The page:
The roadmap, released on Thursday, sets out how the government intends to progress climate and energy policy between now and 2050. It identifies more than 140 technologies that could be useful in the short-, medium- and long-term, but it does not set a target on reducing emissions by 2050.
It suggests a move away from coal-fired power, and towards gas and pumped hydrogen as the energy sources of choice to back-up renewable power generation over the next decade.
Carbon capture and storage (CCS) was also flagged as playing an important role in controlling emissions. Other options listed include small-scale nuclear power generation, although the report recognises cost, social and environmental concerns, and the government has signalled its intention to invest in electric vehicles and batteries.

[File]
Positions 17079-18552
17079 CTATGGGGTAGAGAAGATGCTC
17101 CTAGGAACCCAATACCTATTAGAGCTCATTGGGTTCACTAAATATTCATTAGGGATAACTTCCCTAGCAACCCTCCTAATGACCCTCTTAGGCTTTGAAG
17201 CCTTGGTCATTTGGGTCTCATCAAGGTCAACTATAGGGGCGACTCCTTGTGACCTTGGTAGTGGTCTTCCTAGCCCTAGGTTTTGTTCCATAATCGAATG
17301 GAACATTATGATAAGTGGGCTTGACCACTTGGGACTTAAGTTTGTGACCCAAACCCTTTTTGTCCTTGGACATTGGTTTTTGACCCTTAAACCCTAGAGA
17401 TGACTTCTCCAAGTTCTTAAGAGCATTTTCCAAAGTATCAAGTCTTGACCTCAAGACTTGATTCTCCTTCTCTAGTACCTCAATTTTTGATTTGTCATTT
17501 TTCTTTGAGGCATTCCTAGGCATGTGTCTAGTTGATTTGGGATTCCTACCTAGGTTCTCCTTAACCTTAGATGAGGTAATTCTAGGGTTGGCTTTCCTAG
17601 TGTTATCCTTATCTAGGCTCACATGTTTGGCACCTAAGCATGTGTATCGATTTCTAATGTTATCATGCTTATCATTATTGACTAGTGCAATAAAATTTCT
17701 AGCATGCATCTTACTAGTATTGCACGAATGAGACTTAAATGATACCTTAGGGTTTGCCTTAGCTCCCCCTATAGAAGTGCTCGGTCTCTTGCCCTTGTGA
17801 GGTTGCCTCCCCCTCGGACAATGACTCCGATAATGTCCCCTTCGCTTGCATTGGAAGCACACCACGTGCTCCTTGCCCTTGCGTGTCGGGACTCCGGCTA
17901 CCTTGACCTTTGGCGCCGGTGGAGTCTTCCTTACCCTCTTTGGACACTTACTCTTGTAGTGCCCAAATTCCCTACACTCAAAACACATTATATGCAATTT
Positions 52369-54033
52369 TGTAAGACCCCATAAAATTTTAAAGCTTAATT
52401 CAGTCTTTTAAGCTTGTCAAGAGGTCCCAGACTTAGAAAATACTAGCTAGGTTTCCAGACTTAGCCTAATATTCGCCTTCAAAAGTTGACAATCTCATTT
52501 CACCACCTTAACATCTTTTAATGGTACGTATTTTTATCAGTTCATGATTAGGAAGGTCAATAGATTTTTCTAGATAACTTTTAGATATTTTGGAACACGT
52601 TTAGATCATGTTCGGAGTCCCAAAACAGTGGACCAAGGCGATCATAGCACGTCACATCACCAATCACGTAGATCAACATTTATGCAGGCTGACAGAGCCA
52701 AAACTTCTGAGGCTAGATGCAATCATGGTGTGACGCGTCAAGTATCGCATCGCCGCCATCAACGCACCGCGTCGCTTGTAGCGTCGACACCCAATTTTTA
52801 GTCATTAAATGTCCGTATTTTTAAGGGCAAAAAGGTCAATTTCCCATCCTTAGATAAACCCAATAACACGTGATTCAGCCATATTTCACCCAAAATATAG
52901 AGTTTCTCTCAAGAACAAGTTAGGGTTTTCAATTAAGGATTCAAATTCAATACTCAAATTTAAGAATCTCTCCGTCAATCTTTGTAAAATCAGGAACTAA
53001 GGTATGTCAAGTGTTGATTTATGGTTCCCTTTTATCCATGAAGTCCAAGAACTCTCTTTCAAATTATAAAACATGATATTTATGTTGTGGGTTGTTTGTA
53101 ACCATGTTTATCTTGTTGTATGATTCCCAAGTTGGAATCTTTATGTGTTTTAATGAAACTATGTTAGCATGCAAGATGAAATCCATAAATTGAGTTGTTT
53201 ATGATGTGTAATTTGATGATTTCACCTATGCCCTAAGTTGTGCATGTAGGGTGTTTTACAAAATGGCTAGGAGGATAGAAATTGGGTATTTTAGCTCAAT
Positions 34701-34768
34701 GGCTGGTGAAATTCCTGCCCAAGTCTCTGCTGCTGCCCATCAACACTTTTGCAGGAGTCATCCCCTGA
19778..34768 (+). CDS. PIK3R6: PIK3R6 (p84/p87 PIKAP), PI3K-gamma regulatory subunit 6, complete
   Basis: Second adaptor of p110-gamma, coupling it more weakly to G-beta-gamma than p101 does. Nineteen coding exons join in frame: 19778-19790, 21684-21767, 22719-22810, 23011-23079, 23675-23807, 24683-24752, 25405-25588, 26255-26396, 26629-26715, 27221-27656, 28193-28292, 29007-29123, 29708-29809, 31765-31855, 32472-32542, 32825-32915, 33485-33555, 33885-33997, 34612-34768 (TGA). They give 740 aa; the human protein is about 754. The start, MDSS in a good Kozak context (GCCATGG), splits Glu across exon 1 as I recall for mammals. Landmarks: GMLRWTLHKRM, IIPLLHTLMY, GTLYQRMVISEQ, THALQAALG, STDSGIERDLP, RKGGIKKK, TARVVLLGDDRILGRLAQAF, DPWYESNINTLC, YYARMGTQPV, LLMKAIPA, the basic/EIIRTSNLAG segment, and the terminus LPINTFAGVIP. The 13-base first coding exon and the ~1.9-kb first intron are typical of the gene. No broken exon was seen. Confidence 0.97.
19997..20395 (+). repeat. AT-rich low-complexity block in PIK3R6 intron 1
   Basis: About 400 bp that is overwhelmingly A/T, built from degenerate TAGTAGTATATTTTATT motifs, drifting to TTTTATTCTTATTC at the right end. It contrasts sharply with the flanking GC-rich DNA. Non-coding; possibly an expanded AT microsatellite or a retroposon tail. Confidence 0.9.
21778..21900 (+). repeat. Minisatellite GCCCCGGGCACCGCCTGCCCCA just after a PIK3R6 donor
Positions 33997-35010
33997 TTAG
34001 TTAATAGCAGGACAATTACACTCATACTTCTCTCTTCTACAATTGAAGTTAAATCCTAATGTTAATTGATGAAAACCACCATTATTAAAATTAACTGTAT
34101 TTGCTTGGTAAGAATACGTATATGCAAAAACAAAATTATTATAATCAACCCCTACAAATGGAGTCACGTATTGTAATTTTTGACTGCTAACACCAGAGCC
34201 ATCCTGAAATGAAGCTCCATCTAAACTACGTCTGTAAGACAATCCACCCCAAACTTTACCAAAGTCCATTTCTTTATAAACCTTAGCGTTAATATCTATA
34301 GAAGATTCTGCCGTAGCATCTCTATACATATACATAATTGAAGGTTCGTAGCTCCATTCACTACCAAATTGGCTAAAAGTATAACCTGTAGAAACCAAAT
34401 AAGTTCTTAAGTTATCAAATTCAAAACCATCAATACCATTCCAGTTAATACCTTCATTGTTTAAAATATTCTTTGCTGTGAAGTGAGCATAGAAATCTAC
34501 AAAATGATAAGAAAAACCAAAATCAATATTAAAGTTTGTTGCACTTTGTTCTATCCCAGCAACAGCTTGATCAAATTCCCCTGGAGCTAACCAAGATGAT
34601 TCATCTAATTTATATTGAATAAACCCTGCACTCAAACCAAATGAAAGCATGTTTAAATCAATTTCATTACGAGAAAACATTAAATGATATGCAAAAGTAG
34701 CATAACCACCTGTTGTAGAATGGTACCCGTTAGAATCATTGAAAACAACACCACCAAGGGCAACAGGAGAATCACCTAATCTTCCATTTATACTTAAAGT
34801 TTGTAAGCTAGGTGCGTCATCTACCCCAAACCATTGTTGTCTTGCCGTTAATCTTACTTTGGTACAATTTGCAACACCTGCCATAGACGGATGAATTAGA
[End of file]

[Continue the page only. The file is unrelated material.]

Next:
Energy roadmap is a “disappointment”
The coalition government has long been criticised by scientists for a lack of concrete policies around climate change and energy, so does the roadmap answer these criticisms?
Griffith University’s Emeritus Professor Ian Lowe describes the report as “a disappointment”, suggesting the government has used “creative accounting” to come to the conclusion that renewable energy is not yet competitive.
“In fact, the 2018 CSIRO/AEMO study found that solar and wind are much cheaper than new coal or gas power, even with enough storage to make them firm capacity,” he says.